It’s always something for a working mother in Brooklyn. Your ex-husband’s girlfriend morphs into his pregnant fiancée, your boiler quits during a cold snap, your son gets picked up for shoplifting. Nor can Emma Price (The One That Got Away, 2001) kick back when she’s at her job as an investigator for New York City’s Capital Defender’s Office. Her current assignment is as disturbing as it is impossible: to dig up whatever circumstances might help Roland Everett beat the death penalty after he walked into the office of the Ben Dov cousins—former employers who refused to cover his compensation claim for on-the-job injuries—shot all three of them, then sliced off their sideburns. Even as Emma’s finding a complete lack of evidence on her behalf of her whining, racist, self-justifying client, her lover, Brooklyn Homicide Detective Laurence Solomon, has caught a case with the worst features of both work and domestic fronts: the execution of abortion-rights activist Dr. Eleanor Hammond. Emma has a lifelong history with the Hammonds, much of it unpleasant, from the time when Eleanor’s daughter Leslie, age five, pushed her down the stairs, to the time when Eleanor’s son Joshua talked her into dealing drugs from their college dorms. Even though a prominent anti-abortion group takes responsibility for the wave of violence that follows Eleanor’s death, Emma feels sure that the case has struck closer to home, and of course she’s right.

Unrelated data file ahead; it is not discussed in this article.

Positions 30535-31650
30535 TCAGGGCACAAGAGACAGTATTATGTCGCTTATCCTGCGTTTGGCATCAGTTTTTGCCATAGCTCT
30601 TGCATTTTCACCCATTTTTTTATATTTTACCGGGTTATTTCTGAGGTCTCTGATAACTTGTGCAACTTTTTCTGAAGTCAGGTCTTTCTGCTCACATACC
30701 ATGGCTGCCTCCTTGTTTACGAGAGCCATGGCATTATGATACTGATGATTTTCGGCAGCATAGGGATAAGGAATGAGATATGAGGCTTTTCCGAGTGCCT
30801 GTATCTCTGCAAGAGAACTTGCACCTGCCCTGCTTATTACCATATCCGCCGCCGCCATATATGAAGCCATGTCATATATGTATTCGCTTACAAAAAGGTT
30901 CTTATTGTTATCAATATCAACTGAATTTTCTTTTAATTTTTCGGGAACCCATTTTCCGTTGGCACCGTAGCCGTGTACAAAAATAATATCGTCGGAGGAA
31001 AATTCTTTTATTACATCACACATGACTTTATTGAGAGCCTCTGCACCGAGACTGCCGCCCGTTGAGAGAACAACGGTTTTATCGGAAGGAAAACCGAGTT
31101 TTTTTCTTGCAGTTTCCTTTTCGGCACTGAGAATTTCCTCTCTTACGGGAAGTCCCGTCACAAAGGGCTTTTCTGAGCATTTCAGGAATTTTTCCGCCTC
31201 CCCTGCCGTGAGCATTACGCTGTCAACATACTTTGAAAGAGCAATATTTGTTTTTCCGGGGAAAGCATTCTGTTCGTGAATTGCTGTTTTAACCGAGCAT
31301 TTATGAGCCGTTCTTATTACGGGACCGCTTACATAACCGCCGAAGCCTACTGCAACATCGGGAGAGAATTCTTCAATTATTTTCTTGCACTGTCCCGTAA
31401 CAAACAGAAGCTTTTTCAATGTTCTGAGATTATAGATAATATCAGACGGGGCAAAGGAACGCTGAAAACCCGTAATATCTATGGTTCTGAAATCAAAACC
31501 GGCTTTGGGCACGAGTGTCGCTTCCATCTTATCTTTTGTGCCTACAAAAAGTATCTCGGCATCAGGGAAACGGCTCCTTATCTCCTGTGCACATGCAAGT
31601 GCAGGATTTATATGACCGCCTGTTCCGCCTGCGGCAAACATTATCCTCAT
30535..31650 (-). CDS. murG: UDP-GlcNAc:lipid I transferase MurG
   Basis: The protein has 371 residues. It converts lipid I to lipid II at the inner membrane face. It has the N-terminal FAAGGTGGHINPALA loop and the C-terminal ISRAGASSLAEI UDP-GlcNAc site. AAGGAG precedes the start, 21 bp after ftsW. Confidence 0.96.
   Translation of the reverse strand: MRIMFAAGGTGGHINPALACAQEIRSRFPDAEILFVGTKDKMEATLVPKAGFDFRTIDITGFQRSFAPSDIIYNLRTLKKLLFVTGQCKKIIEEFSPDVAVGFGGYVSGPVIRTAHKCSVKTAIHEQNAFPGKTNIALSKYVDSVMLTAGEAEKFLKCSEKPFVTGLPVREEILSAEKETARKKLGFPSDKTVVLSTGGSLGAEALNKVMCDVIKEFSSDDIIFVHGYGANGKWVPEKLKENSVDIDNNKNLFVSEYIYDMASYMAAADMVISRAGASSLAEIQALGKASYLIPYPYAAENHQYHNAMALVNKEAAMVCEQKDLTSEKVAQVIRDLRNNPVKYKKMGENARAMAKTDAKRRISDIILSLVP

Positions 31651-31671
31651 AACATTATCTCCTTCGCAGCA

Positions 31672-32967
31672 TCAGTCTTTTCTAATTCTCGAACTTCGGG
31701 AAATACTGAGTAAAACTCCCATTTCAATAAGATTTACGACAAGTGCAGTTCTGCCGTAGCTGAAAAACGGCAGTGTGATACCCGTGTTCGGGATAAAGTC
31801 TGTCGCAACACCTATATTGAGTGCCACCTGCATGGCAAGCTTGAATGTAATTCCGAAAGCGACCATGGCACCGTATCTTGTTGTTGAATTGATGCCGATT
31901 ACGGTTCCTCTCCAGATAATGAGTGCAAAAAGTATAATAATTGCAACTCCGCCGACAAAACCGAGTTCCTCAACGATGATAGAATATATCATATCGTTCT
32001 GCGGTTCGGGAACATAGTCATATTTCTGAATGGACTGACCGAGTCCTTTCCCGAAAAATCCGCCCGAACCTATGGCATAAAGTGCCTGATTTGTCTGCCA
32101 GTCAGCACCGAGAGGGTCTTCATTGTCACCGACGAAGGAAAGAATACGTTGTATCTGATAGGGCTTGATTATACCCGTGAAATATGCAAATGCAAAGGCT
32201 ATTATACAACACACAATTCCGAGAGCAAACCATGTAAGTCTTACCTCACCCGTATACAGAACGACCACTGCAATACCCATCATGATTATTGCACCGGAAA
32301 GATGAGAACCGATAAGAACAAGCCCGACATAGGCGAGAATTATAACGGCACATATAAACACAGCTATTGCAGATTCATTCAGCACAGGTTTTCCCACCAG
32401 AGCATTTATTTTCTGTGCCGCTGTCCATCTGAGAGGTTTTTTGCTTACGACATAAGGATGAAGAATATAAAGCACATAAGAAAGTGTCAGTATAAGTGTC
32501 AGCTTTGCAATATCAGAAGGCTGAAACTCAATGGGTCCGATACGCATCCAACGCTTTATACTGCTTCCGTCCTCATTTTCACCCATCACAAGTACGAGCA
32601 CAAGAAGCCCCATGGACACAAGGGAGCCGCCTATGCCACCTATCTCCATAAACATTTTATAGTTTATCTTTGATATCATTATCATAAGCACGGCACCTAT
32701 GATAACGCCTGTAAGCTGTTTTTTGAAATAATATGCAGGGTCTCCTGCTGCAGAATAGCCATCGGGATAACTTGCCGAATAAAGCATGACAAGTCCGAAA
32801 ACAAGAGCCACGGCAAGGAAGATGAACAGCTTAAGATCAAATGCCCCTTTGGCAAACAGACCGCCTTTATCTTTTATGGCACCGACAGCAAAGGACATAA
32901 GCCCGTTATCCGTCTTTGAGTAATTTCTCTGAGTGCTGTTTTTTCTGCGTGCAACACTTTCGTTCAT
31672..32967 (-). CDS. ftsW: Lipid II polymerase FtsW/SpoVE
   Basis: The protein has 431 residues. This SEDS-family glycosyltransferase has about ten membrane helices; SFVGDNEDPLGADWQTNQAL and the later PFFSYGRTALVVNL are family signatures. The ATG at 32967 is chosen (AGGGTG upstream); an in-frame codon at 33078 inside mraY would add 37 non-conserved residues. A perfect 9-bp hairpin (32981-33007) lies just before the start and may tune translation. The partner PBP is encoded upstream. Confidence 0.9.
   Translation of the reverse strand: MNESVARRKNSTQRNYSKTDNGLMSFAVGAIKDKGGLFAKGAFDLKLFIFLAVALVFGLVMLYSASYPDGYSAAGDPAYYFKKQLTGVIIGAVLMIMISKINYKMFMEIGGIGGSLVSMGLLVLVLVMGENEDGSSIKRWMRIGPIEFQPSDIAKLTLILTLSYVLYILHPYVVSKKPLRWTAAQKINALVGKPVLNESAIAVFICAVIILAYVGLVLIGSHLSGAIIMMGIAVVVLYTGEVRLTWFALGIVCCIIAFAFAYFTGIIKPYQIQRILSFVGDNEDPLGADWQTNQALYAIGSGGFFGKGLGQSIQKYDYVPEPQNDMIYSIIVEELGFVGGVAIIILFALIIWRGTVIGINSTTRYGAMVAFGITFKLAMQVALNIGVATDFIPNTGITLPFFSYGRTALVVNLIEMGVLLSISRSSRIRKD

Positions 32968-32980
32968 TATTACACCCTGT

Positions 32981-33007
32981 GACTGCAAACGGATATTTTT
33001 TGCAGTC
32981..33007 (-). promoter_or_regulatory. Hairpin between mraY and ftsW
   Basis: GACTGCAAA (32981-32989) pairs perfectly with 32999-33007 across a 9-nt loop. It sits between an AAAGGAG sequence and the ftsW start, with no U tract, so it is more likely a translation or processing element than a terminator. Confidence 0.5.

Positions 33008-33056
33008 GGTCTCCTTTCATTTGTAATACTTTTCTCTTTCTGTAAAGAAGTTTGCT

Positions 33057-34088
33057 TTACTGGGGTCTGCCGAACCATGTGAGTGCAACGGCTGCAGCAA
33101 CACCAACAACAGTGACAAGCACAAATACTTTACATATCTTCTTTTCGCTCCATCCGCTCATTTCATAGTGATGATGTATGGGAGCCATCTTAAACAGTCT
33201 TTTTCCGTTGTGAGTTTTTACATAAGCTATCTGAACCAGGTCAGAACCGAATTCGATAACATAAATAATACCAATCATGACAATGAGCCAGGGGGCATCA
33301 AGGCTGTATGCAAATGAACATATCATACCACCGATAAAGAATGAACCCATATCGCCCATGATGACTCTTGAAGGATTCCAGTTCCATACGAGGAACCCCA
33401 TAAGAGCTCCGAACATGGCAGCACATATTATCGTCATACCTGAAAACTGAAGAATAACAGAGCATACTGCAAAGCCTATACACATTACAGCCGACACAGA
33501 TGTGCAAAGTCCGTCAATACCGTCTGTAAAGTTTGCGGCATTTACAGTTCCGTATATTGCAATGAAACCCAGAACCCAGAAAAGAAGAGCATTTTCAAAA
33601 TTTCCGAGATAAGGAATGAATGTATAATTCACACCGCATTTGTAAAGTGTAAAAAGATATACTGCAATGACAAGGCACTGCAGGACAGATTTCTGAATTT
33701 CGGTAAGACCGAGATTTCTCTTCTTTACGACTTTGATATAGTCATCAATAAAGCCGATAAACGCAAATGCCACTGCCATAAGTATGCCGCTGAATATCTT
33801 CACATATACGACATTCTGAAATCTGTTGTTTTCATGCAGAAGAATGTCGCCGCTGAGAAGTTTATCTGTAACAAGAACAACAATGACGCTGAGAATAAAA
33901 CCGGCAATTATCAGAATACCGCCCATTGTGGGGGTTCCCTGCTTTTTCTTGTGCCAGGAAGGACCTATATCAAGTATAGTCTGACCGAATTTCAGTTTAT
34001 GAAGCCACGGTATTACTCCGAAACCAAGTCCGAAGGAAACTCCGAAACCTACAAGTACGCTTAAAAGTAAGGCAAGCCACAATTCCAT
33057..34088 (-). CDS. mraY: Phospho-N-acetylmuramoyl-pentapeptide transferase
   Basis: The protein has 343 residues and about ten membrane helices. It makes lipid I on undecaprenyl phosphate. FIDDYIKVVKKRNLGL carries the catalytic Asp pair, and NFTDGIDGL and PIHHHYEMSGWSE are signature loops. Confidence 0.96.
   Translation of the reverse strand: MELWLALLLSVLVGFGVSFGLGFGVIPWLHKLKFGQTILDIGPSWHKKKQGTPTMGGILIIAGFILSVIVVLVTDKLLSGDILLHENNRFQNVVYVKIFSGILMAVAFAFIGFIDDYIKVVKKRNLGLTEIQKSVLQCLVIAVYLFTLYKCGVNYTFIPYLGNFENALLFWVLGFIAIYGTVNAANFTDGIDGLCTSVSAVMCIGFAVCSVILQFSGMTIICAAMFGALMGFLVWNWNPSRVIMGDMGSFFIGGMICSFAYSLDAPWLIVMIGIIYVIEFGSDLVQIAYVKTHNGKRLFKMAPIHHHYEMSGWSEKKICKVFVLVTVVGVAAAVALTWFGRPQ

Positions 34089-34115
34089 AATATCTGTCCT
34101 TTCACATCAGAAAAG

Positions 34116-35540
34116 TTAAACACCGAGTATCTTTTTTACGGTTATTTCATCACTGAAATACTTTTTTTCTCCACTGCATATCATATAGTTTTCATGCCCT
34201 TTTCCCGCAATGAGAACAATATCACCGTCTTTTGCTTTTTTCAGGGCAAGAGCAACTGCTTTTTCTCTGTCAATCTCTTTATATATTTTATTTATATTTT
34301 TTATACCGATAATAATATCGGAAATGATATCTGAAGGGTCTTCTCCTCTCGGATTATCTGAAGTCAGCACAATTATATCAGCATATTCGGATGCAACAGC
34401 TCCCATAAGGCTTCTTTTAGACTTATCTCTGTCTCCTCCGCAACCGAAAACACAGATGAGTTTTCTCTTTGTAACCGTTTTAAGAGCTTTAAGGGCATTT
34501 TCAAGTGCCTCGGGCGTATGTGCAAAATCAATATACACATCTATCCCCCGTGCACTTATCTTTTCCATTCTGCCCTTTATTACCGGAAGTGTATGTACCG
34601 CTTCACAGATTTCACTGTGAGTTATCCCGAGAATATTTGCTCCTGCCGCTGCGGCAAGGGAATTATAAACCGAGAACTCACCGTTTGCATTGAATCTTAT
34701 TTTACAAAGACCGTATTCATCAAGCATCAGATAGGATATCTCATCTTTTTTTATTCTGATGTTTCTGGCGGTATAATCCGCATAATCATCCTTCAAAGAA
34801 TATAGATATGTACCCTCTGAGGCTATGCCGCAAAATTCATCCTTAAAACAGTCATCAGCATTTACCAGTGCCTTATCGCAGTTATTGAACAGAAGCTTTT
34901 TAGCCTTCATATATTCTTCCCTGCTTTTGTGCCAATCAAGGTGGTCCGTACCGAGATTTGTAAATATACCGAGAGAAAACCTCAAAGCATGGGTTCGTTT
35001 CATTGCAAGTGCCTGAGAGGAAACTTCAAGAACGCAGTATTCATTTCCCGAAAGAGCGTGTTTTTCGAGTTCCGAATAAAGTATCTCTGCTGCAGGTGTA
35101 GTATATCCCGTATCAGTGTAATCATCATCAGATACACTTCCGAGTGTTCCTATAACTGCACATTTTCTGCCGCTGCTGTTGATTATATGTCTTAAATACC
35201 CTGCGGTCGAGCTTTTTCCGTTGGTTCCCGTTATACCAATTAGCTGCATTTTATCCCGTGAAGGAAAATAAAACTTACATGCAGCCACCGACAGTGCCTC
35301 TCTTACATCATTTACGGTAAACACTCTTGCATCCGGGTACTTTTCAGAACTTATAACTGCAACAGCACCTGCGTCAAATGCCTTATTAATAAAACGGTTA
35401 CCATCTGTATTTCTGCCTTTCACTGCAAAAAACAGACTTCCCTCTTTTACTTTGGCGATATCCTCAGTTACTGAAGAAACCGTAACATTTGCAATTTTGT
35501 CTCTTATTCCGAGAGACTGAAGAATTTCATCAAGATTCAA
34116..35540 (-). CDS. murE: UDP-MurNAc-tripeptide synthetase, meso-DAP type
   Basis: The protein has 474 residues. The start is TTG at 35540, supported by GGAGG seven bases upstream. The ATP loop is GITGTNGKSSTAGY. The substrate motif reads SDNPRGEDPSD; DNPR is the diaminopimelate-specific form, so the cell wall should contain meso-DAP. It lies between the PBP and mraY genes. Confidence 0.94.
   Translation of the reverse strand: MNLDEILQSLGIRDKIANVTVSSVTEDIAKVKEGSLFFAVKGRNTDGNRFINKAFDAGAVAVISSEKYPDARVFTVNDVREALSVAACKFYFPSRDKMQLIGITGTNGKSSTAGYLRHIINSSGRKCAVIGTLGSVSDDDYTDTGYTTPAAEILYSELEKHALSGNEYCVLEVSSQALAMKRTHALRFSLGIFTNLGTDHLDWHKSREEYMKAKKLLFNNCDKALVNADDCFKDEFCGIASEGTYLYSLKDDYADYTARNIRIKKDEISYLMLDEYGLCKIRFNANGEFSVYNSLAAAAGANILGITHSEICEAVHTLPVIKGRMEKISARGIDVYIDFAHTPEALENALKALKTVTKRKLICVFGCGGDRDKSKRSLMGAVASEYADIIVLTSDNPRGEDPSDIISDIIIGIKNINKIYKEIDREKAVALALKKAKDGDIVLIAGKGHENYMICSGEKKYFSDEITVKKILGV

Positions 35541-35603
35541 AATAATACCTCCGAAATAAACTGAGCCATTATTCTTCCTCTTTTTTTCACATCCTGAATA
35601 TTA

Though the nominal perps turn out to be nobodies, that’s just the point of Rand’s sophomore exploration of evil at its most slippery and self-justifying.